Mystery Date #1 came out in 1994. The first copies had the title written in magic marker; I didn’t yet have access to a cursive font I really liked. While the text was typed on a computer, I did the layout by hand, with rubber cement and bristol board. All typos here are guaranteed verbatim.
In addition to “Sex Ed on Vinyl” and an introductory essay, other articles were: “Mystery Date: An Appreciation” and “Selections for Your Reading Pleasure: The 60s.”
“Sex Ed on Vinyl” was anthologized in Chip Rowe’s The Book of Zines (Owl Books, 1997).
Sex Ed on Vinyl
Telling children about the facts of life has always caused a fine film of sweat to break out on parental upper lips. There is no consensus on just how or when this delicate information is to be imparted, hence the numerous “how to tell your children” books on the market. I’ve spoken with many people whose parents took just this route, handing them a book as gingerly as if it might explode and then quickly leaving the room. Other parents were more direct. One of my friends remembers her mother telling her all about sexual intercourse while carefully ironing her husband’s shirts and not meeting her daughter’s eyes. Then, when she finished talking she asked if my friend had any questions. Just one, she replied, “How do you do this with your clothes on?” It was only when her mom explained that you didn’t have any clothes on that my friend became truly grossed out by the whole process.
Perhaps sex education records filled a void for parents wishing to avoid the impersonality of the book method and the high squeamishness factor of the direct confrontation method. What could be more folksy than entrusting your child to, say, Art Linkletter, right in the comfort of your own living room? Agree? Then run right down to the thrift store and pick up a copy of ART LINKLETTER NARRATES THE STORY OF WHERE DID YOU COME FROM. Listen as Art explains all about frogs, chickens, horses and humans and “what we call … the act of mating.” Learn how the egg grows in “a hollow place in the mother’s body that the doctor calls the uterus” and how the sperm gets to the egg through “a little tube” on the father’s body. I guess Art doesn’t know what the doctor calls it, or maybe he’s just not saying. Also, while he tells us just where to find “the little tube” on a horse, he never mentions just where it might be located on a human male.
For answers to tricky questions like these, spin John and Joan McArdle’s YOUR SEXUALITY – A THING OF BEAUTY. Mr. McArdle, according to the liner notes, “was active in the Buffalo Family Life Department,” while his wife “taught the High School Marriage Course in the Diocese of Buffalo.” This is a fabulous record. For a couple who apparently went around making this presentation to various school and parents’ groups, you would think they would have something more than the truly wooden stage presence displayed on this disk. You can hear them turning the pages of their notes in the background. The whole slant on their talk is morality, of the “now that you know all about it, don’t do it” school. To this end, they actually name body parts and processes. “Now, let’s talk about erection for a moment,” intones John. Otherwise, stereotypes and misinformation run rampant. Joan explains that girls are “incapable” of having sex without “thinking of love.” John tells them that they are fertile only one day a month. Oops! In fact, between this tidbit of disinformation and the hot little surf number (“Take Off” attributed on the record to J. Bono, but actually Reble and the Jaguars) that surprisingly closes side two, this record was probably responsible for untold numbers of teen pregnancies.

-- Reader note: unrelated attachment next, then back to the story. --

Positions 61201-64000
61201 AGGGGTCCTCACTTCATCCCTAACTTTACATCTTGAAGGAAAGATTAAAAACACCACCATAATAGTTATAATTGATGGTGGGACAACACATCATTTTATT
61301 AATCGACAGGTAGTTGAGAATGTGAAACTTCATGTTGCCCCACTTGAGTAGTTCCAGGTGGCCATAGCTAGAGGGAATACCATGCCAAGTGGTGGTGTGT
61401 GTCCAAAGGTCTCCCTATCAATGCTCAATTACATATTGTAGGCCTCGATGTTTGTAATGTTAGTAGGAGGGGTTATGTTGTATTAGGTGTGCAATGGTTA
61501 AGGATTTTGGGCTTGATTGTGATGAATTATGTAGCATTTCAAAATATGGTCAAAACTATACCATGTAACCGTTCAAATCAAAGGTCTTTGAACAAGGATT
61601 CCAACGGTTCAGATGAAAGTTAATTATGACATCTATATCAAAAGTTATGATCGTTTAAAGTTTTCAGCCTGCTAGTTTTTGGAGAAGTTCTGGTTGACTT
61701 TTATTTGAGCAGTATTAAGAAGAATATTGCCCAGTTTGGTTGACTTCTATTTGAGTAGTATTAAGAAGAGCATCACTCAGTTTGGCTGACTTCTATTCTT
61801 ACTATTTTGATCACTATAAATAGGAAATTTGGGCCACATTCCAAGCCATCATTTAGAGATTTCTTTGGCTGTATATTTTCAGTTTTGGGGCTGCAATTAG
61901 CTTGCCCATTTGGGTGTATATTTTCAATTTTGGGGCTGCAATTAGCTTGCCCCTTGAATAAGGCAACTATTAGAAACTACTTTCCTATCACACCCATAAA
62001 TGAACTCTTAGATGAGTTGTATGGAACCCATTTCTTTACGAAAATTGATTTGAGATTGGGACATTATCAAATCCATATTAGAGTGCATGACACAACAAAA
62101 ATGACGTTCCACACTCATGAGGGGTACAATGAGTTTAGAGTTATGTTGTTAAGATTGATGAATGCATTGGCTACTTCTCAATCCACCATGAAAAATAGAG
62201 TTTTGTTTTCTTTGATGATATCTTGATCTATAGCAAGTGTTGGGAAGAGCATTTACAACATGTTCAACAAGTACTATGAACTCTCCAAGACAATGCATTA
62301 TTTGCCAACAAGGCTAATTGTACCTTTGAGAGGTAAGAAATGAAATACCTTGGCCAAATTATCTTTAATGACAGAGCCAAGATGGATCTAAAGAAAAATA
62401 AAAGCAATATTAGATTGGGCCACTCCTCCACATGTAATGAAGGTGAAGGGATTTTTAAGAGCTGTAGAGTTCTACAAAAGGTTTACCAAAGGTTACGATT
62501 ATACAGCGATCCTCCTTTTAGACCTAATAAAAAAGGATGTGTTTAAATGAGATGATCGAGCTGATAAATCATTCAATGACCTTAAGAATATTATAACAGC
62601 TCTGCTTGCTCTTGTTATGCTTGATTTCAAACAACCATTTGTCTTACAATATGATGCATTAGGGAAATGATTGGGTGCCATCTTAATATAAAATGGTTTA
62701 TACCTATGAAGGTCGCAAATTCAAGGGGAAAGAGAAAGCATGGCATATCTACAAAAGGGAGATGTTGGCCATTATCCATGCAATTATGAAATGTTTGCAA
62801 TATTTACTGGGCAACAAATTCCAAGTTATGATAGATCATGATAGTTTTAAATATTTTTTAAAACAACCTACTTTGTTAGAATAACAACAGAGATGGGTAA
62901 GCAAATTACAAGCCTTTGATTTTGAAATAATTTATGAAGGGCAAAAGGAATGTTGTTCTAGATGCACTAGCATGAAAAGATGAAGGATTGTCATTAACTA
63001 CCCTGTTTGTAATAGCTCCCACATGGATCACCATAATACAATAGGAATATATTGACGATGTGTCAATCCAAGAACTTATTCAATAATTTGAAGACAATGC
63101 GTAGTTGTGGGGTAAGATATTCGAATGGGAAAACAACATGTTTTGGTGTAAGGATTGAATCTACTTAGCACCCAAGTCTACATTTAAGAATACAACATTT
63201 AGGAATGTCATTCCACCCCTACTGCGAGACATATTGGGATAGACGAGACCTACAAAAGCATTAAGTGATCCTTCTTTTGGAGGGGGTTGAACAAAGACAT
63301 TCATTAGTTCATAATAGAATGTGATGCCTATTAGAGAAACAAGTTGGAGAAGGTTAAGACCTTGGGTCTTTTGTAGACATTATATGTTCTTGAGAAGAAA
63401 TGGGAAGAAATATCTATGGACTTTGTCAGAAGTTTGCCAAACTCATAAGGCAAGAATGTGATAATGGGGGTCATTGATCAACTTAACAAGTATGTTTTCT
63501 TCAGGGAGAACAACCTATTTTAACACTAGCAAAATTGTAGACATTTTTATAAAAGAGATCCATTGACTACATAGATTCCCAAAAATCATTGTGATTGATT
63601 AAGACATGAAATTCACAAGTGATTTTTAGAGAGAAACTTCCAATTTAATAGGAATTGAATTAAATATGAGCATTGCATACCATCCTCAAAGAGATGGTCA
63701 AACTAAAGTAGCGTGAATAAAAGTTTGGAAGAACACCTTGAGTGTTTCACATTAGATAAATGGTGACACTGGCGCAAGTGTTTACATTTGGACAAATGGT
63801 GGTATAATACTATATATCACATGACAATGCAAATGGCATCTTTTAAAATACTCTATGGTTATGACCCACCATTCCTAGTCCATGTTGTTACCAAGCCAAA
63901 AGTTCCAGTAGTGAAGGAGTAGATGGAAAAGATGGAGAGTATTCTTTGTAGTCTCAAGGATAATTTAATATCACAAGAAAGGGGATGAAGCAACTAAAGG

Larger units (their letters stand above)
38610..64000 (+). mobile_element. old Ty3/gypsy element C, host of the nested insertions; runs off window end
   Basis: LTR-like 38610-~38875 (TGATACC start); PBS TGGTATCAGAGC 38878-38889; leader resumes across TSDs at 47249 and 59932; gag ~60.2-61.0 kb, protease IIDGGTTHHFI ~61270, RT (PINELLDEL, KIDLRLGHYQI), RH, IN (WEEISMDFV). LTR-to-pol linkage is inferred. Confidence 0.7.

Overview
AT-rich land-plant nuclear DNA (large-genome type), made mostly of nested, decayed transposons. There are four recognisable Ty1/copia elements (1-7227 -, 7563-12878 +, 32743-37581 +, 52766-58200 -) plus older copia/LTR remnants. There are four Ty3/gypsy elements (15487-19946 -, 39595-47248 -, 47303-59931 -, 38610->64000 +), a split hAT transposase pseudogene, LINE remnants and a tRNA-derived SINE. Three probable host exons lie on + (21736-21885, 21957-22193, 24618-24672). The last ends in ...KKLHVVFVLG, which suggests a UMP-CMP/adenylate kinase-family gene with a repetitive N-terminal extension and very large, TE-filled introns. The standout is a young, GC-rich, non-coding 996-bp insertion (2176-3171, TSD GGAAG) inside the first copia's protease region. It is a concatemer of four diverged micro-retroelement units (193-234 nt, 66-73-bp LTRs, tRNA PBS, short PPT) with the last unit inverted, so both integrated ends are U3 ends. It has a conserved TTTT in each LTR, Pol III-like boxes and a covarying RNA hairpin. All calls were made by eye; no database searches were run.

While the McArdles aspired to be the kind of adults that teens actually listen to, they fell short of the mark. Teens probably couldn’t believe that what they did in the backseats of cars and what John and Joan McArdle did in their marital bed were the same thing. DON LONIE TALKS TO TEENAGERS, on the other hand, is a live recording before a high school assembly and Mr. Lonie has ’em rolling in the aisles. While technically not a sex education record, DLTTT and it sequel DON LONIE TALKS AGAIN are the aural equivalent of the “morality” unit in Family Living class. This man intends to be funny, and he is funny (at least in a high-school assembly sense). Lots of info about the dangers of drinking and driving (a couple of teen auto death and dismemberment stories are included), wearing too much makeup, and conformity (at the expense of religion, of course), all delivered for the most part in a wise-ass, deadpan manner. The moral here is go to church, please your parents and grow up as straight as possible. Oh, yeah, and “you can laugh at Don Lonie … but you can’t laugh at God.”
If, however, you didn’t have Don Lonie come to your high school assembly to teach you how to be a responsible, squeaky-clean adult, you might find yourself reaching for THE WAY TO BECOME THE SENSUOUS WOMAN BY “J”. From the liner notes stressing “the importance of his orgasm” (their emphasis), to Connie Z.’s last bit of narration, “For it is love that makes a woman whole and gives her a sense of purpose,” this is the double standard at its finest, filled with time-honored male and female stereotypes. Basically, what we have here is 40 minutes of instruction on how to give head. OK, ladies, let’s repeat after Connie Z., “I must not nick or scratch.” Which mental image do you prefer: the miniature vacuum cleaner, or the bunny nibbling asparagus? By the way, at an orgy, it’s only polite to have sex with your escort first. See you all at Plato’s Retreat!